Transmuting the Indian wholesale market with a transition to GST

India has emerged as a consumer market in the last couple of decades. With close to 13 million retail touch points aiding the end customer, in rural as well as urban markets, it can certainly be called a humungous task for manufacturers- especially the ones operating in FMCG sector to take care of the demand mechanism. What makes it all the more difficult is the fact that approximately 91% of the retail industry is in the hands of unorganized professionals. This is what makes it impossible for manufacturers to go the extra mile, primarily because of below-par channels of distribution.

The Indian wholesale market can certainly come to the rescue.

  • Impact of GST on wholesale

As we understand the functionalities of how the wholesaler market operates, we also embrace the fact that not only the distributors in the supply chain, but also the wholesalers are an equally important part in the entire retail ecosystem. As the manufacturers might have started understanding the GST rates, they will be surely concerned about the kind of wholesalers they decide to associate with. With retail industry still recovering from the effects of demonetisation, the effects of a bigger wave, called GST, still remains to be seen. GST Bill India is all set to hit the Indian shores on July 1st, and its effects still remains the most debated topic.

Let us discuss in detail about the four methods through which GST is expected to transmute the Indian wholesale market for the better-

  • More tax revenue through wholesalers

As we are well-versed with the fact that wholesalers are mostly responsible for bulk transactions for a wide-array of products. They deal in immediate cash transactions. Apart from this, they can opt to buy from either a manufacturer or a distributor as it entails separate tax liabilities for them. Since, it is a well-known fact that a majority of the wholesalers don’t have an excise registration and they are not liable to pass on that liability to the next person in the supply chain process. The chain of tax credit is broken pretty early. It must also be added that the taxation system in the current system is not transaction-oriented.

According to the GST regime, that follows the GST rates, every invoice related to taxable supplies must be uploaded on a common portal and must also be accepted by the buyer.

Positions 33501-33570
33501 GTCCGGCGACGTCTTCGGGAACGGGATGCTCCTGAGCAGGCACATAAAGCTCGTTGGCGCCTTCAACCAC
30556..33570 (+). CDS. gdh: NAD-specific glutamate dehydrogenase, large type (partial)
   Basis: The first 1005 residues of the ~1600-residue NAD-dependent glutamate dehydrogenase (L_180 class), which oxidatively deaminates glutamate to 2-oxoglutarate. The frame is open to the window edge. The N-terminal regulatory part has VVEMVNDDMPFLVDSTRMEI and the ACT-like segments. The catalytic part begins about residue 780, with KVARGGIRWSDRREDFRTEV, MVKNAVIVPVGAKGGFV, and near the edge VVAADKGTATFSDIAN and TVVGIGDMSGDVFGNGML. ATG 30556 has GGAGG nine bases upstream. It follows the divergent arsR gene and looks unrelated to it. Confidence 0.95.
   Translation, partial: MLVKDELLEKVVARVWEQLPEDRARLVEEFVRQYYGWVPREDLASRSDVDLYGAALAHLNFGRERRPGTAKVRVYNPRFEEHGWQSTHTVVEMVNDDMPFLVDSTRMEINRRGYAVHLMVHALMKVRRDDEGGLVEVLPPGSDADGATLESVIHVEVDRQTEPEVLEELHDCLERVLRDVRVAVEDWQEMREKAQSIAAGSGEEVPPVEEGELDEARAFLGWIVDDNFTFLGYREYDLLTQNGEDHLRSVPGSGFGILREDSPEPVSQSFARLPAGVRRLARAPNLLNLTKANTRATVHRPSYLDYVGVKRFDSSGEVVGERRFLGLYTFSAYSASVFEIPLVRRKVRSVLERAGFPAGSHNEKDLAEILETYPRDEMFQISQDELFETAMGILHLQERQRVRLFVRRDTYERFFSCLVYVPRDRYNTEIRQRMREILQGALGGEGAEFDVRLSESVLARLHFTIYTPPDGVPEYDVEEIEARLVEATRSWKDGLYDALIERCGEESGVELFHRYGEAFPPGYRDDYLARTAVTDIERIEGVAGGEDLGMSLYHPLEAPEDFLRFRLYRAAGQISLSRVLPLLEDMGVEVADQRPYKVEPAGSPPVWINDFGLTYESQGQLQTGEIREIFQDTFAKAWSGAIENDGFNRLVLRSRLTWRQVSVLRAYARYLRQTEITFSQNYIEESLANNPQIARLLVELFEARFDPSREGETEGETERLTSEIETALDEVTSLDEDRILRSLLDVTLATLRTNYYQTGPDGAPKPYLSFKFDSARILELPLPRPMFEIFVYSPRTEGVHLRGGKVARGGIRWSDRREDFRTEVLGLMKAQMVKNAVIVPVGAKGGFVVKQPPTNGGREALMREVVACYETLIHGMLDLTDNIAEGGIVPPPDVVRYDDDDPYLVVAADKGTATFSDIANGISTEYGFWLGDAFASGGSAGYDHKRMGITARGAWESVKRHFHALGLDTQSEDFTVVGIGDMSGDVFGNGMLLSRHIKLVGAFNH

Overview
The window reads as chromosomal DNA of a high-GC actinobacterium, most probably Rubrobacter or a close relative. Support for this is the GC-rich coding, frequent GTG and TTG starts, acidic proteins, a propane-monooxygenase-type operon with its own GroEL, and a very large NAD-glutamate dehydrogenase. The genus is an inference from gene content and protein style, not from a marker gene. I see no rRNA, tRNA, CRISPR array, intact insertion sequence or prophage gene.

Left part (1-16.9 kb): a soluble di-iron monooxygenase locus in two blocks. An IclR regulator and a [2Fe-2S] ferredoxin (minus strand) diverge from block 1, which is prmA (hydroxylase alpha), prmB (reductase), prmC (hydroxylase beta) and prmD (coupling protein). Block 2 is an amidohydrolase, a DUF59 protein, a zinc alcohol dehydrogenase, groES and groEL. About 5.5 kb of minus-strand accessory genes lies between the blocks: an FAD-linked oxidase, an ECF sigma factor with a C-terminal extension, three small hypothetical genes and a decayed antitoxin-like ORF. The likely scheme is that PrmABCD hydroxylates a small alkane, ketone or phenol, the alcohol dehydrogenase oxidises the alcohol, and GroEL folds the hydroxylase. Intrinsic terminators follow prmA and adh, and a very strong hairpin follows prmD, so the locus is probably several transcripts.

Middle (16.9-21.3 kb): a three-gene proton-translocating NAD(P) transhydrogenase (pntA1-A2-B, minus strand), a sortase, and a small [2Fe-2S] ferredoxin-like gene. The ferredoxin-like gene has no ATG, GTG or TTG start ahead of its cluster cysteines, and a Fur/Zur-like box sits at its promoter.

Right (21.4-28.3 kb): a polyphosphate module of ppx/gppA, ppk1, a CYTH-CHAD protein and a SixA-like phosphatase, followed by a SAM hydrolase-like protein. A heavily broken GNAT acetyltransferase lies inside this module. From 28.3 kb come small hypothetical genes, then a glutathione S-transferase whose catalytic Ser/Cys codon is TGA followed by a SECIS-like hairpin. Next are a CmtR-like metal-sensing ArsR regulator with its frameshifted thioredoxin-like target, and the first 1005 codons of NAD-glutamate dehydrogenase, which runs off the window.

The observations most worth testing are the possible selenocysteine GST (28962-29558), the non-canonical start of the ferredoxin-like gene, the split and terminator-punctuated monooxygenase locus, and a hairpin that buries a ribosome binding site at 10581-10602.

• Destocking of goods during transition

One of the major challenge that the wholesale market faces is that their business works on extremely low margins. The demonetization wave was also responsible for a huge cash crunch for them. They went ahead with destocking of the goods in order to bring in more liquidity to their business. Top FMCG majors have predicted the same once GST comes into effect.

Retailers that are currently registered under their respective State’s VAT laws would have certainly paid VAT on all the stock that they were holding on the date of transition. Some of the provisions have been made to GST Bill India, where VAT that was paid as per the current structure.

  • Rise in direct channels of distribution

As the penultimate date of GST inches closer, a majority of the FMCG and players operating in consumer durables market are becoming cautious of their wholesale operations. Industry experts have also predicted that it will take at least a quarter for wholesalers to stabilise- leading to a significant downward spiral when compared with direct coverage.

This is primarily because of the fact that GST law comprising of separate GST rates will have a disruptive effect on the behavior of a wholesaler who is doing bulk transactions and selling only in cash. The implementation of GST would mean that more and more wholesalers will now fall under the tax umbrella- which will not only lead to increased efforts but also the costs. With margins already very thin, there will be a huge question-mark over their very survival.

  • Emergence of India as an open market for wholesale

With the current taxation regime for indirect taxes driving decisions pertaining to supply chain decisions, the models are designed specifically taking care of the various tax liabilities, multiple taxes and other allied costs attached to inter-state supplies. As a result of this, wholesalers are required to conduct their activities with a very limited portfolio of products.


We can interpret from the above discussion that GST will surely transmute the Indian wholesale market in unimaginable ways. As there is a very huge chance that it might affect the wholesalers adversely initially, but its positive effects would only be felt in the long-run.

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